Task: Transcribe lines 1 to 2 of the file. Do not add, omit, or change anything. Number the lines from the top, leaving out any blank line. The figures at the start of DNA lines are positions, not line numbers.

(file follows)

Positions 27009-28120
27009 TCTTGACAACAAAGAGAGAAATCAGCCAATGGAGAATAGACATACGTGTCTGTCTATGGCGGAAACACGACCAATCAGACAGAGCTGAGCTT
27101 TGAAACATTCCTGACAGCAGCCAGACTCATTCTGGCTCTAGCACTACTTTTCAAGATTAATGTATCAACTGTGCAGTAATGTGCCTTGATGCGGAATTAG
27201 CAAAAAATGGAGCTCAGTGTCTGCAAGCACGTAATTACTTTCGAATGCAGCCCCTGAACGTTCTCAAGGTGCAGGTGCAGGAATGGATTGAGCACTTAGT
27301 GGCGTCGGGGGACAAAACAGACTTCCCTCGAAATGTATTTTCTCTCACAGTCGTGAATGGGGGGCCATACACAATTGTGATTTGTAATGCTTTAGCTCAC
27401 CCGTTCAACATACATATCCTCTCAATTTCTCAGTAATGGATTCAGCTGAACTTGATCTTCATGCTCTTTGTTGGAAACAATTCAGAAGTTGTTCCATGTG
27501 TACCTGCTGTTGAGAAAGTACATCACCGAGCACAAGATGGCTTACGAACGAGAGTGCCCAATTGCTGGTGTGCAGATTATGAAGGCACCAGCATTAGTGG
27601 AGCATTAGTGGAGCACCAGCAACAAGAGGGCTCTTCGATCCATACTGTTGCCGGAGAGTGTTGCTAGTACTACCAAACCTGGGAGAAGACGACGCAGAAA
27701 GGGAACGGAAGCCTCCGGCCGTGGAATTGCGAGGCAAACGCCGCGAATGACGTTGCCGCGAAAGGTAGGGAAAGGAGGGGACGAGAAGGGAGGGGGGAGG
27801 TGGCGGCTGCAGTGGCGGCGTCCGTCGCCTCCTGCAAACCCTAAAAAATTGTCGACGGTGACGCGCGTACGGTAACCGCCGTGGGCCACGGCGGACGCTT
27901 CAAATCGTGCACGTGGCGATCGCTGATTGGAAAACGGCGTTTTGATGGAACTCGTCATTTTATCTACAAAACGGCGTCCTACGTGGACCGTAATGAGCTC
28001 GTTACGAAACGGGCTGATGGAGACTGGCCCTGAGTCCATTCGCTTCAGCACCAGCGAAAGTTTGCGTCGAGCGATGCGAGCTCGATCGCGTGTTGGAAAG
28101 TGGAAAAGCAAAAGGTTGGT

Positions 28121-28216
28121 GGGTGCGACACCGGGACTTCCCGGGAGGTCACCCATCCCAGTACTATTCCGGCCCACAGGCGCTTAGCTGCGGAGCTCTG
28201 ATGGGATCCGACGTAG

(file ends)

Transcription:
Positions 27009-28120
27009 TCTTGACAACAAAGAGAGAAATCAGCCAATGGAGAATAGACATACGTGTCTGTCTATGGCGGAAACACGACCAATCAGACAGAGCTGAGCTT